-I mean, I wouldn't want to go and make that for 50 quid, would you?
These things are by and large Neapolitan.
And how do they go at auction? This kind of instrument?
I actually sold a mandolin last week for nearly £1,500.
-Oh, really? We'll buy this one then.
-But it wasn't that one.
So what's it to be? These two are so of one mind
that Phil's let John do the deal.
I'm torn between these two, so what's the best price on both?
OK, we can do 35 on the mandolin.
-That's down 20.
-And 20 on the crib set.
Much as a like the cribbage sets,
I think that this is probably going to sell better in the auction.
-That is the very lowest, is it?
-Yes, I'm afraid it is.
OK, you've got a deal, 35. Plus I'll take the mirror, as well,
-and that was 25. So...
-25 and 35.
-£60. There we are.
-Thank you very much.
-Thank you very much.
I'll take my mandolin and go play.
Not yet, John. No swimming, either.
With the last deal done, it's time to see what's been bought.
Three, two, one, up and away, look at that.
John Craven, look at that.
-What is it?
-This is a chest.
It was a railway chest and we think it's a lovely chest,
-and we think it's a bargain.
-Great Northern Railway. It was £10.
-10 quid, wow.
-This is wonderful.
This is an eight-prong hedge trimmer which you can do that...
-..or you can do like that. Isn't that lovely?
To go with that, because it's part of the same lot
is another slicer...
Cutting devices in one lot, sharp thinking.
That is for what?
-That's for slicing beans.
-Close, but incorrect.
-A marmalade slicer.
Marmalade, that's what it is. Gordon Ramsay would snap that up.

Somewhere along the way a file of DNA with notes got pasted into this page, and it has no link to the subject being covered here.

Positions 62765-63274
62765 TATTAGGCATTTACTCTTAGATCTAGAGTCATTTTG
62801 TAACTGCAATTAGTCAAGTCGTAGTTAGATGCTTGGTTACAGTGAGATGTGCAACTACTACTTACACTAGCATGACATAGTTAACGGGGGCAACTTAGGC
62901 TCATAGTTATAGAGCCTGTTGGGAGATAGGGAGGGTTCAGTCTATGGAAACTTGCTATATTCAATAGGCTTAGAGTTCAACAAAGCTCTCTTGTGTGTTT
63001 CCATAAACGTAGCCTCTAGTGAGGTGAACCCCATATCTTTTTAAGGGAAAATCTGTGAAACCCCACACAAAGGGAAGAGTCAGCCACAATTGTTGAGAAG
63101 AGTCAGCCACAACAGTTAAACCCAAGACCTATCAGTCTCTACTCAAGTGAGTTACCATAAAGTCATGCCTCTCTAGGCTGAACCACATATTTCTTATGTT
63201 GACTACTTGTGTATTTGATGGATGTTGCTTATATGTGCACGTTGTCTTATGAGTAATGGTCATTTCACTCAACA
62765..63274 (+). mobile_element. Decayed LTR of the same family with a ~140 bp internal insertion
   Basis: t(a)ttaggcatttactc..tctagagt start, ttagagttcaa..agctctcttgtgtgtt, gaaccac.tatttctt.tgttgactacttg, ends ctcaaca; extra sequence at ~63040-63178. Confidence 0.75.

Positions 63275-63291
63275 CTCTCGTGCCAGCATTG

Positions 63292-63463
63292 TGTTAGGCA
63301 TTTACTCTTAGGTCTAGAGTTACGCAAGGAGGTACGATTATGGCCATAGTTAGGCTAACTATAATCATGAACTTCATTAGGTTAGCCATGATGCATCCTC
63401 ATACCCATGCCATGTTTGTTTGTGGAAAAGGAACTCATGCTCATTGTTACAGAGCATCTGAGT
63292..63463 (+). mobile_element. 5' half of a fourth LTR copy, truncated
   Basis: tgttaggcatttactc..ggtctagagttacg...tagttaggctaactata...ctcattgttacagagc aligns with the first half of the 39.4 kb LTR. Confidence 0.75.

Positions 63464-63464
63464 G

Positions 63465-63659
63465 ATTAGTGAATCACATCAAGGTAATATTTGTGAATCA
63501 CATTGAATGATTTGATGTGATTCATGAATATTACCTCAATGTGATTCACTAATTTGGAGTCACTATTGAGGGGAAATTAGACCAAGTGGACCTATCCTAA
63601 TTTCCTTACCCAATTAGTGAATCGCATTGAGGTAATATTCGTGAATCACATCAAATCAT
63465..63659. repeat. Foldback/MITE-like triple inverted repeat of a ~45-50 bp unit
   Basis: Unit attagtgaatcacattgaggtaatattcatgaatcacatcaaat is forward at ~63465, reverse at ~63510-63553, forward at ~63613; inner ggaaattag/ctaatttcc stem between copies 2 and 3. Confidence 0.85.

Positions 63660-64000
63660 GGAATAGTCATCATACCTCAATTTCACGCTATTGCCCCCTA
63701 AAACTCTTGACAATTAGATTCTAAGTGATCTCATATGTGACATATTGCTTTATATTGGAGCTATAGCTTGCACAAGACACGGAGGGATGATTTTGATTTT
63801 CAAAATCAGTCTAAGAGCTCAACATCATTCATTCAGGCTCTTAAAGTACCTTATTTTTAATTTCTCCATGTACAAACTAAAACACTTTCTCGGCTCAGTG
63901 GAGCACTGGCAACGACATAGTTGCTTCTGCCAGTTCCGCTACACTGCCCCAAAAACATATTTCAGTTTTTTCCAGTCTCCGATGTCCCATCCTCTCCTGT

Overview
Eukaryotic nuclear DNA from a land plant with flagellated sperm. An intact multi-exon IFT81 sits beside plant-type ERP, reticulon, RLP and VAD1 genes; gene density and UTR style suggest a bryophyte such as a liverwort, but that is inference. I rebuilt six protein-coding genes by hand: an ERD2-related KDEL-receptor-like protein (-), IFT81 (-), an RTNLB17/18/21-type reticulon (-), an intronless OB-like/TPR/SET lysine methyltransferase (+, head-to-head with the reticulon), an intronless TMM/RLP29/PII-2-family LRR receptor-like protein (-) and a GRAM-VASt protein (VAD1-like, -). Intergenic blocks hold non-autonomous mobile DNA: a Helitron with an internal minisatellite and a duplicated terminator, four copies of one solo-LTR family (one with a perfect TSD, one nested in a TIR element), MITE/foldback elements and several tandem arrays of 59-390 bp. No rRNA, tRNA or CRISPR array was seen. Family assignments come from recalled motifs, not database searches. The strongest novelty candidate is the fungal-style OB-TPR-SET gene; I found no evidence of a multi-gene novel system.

We do like these jugs, because they are beautiful.
-I think they're awful.
-John Craven, look at the jugs.
He's not like this on Countryfile.
These are Bretby, John -
1930s, Art Deco, look at the exterior feel about them.
They've got that country look, they've got the bees and...
-Yes, but about George III.
-They are quite early ones...
-That's George II.
-Along with this, and you know what that is...
Sharkskin. That is sharkskin.
How can that be connected with some Georgian silver buttons?
We bought him at the same time.
Don't look for logic in it, chaps.
Now, your turn.
Three, two, one, go.
-Hey-ho, how about all that?
-This is a grain measure.
-A grain measure.
A grain measure from about 1880.
Our mirror, which is William IV Regency, bell-push mouldings.
-Has a great colour, Phil, love the pilasters, as well.
-There's an Arts And Crafts panel there.
-Which was £30.
-That is beautiful.
-CHARLES: She is just...
-Oh, that is gorgeous.
And this is probably the most unusual thing of the lot.
This is from a 1930s seaplane.
-And it is a little shelf to put your drinks on,
by the side of your chair.
That's a propeller from the seaplane
and all these little bits are from the cowlings of the seaplane.
-It cost you how much? PHIL:
-What a wonderful buy.
There is, however, one more item, just have a look at this, then.
Because we bought these two staddle-stone bases here.
-Oh, they're nice.
-Portland, stand that high.